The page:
On Monday I applied for my passport. I’ve traveled throughout the lower forty-eight, been to this place and that, but I’ve never gone abroad. I hope to go soon.
Megan and I are planning on adopting from Uganda. We’re working on our paperwork now. There are letters and reports and statements and evaluations and more. We’re almost done. But it’s been a long road so far.
We started looking at domestic adoption back in January. We jumped through those hoops and remain very grateful for the help our agency lent us in the process. We did the paperwork, the interviews, the background checks, all of it. And then we hit the pause button.
We started talking about adoption when we were dating. I remember the first time we discussed it. It was one of the moments I knew that we were right for each other. Megan and I mesh in a million ways, but when you’re just starting a relationship there’s a certain tentativeness, hesitation, and provisionality to things. What if she says the wrong thing? What if I say the wrong thing? Tomatoh or, cringe, tomatah?
Megan tossed out the idea and waited to see if I’d freak out. Far from it. I was already inclined toward the idea. There is so much of the Gospel wrapped up in adoption. Through Christ we’re adopted into the family of God. As an extension and picture of that, true religion is “visit[ing] orphans and widows in their affliction….” Adoption is Christian faith in action.
The conversation was invigorating. At that moment we knew something definitive about each other, something affinitive about each other, too. It was a soft-focus scene, I can tell you. (The grace of it all, if I’m allowed a bit more gushing, is that we ended up being right for each other in more ways than we could have guessed or anticipated at the time. Wow.)But there we were. Pause button. There are several reasons we cooled on the domestic adoption idea, all of which could probably slide under the header of a certain disquiet about things. Domestic adoption is good and admirable—and older children and sibling groups especially need loving arms and homes. When you see the traits that make a child difficult for an agency to place, it’ll break your heart in two. But Megan and I couldn’t get peace about it. Maybe we were wrong about things, after all.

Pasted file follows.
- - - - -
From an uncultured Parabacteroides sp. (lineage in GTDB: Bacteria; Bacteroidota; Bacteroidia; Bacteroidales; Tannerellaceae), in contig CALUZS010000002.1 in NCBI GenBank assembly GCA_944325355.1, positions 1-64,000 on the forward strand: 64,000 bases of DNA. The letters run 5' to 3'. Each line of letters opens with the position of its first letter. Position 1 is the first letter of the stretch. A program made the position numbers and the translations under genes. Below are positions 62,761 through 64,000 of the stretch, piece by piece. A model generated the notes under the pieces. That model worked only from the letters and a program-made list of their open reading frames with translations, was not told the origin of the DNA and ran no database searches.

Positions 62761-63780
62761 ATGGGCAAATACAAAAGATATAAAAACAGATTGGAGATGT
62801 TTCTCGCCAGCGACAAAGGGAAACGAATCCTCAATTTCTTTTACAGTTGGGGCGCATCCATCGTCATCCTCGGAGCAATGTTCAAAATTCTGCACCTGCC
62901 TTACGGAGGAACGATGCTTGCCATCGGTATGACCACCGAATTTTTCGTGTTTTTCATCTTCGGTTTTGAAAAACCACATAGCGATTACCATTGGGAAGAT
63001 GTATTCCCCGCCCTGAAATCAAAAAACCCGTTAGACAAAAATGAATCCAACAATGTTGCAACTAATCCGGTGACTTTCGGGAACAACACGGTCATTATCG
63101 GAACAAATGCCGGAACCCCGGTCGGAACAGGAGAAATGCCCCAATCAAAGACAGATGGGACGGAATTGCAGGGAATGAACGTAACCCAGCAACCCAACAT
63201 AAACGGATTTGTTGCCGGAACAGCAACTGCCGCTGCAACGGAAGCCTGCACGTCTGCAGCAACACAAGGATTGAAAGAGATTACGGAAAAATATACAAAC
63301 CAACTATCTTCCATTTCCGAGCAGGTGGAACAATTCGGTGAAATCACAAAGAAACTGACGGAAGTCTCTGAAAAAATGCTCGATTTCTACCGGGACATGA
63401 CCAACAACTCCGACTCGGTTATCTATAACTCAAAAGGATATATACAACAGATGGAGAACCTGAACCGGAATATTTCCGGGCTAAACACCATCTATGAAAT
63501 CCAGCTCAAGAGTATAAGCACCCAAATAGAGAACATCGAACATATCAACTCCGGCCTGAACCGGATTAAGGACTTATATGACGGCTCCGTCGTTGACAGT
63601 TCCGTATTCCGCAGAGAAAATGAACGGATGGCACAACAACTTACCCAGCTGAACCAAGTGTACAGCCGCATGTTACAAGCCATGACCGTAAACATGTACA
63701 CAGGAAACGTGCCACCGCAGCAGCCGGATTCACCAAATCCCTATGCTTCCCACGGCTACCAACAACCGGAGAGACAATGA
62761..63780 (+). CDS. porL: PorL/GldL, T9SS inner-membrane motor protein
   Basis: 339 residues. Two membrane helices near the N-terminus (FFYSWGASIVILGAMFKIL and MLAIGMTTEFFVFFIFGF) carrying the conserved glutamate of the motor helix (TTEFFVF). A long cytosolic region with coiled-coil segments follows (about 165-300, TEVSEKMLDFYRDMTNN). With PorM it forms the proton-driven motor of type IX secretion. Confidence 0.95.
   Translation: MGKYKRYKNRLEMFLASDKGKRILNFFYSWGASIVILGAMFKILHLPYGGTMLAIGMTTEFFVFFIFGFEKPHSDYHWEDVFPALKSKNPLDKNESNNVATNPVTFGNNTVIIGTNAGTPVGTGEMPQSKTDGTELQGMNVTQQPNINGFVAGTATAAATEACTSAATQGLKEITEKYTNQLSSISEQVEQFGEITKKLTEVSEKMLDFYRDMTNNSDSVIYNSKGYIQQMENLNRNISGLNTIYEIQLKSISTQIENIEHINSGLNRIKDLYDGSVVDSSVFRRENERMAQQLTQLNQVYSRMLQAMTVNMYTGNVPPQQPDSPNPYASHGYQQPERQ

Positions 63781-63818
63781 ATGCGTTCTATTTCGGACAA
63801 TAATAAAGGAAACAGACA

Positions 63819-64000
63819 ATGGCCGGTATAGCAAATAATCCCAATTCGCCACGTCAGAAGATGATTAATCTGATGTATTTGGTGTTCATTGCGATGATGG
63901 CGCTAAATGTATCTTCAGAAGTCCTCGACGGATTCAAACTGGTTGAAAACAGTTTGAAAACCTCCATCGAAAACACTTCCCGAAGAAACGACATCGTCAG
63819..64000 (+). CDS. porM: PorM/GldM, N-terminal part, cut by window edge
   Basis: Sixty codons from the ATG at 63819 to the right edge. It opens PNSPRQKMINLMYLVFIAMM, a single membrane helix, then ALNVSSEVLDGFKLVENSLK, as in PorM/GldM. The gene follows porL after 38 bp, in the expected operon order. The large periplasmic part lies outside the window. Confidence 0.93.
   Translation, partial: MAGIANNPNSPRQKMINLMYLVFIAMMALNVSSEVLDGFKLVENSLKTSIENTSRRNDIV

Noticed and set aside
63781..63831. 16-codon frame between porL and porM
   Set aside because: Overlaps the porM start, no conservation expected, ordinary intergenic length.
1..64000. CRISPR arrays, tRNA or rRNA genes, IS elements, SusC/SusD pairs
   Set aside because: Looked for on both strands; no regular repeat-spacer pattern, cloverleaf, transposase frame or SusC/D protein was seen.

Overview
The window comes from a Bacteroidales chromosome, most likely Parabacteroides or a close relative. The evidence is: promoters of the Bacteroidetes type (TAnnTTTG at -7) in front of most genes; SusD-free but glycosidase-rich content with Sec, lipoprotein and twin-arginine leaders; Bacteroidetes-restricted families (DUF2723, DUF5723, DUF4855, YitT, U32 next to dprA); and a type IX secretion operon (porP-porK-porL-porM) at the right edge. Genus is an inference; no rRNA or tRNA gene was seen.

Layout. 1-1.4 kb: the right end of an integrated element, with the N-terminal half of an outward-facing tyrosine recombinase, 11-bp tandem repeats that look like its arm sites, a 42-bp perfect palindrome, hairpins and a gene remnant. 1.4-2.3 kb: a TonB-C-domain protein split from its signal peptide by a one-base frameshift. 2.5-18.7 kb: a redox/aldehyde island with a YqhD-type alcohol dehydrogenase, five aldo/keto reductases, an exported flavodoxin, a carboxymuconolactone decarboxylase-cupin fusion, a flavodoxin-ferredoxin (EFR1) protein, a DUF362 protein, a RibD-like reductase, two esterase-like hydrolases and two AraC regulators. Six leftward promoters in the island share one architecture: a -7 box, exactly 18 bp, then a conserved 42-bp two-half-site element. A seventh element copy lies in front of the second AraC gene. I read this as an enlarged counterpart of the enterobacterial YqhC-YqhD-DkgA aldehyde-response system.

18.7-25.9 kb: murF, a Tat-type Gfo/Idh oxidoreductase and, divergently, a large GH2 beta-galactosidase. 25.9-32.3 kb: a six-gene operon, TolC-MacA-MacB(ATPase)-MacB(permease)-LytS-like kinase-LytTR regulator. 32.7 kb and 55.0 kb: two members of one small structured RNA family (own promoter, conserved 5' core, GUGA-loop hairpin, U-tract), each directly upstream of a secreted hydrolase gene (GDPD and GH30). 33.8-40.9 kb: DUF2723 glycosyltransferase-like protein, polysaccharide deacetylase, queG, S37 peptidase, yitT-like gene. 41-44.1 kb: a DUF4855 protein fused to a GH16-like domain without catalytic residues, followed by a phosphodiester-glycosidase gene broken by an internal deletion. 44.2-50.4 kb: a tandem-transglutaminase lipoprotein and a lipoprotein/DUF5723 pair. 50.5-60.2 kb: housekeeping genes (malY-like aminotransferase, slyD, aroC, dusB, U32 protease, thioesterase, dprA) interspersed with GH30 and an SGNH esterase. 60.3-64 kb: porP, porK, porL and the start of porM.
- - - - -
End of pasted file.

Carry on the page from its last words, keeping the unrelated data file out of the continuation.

We disengaged from the process.
But then, out of the blue, some doors began opening up to Africa. That lit the fires. Megan had been to Uganda about ten years before (she’s much better traveled than am I), and that trip sparked her passion for adoption in the first place. Suddenly we started thinking about Africa. Uganda is tricky, and Ethiopia at first seemed like a better option, but Uganda kept pulling at us. We read blogs. We viewed pictures. We watched videos. Every hope you have in life is confirmed by those stories.
We’ve been exploring the options there, and doors continue to open. When one way turned out blocked, several others came into view. We have peace about Uganda. And excitement.
So there I was standing at the passport counter at my local post office, the clerk’s hands flipping through papers, stamping this, signing that, and then suddenly placing in my upturned palms a receipt and some additional documents. It was done. My application was filed.
I’ll have my passport in a few weeks, and the whole journey now feels very real.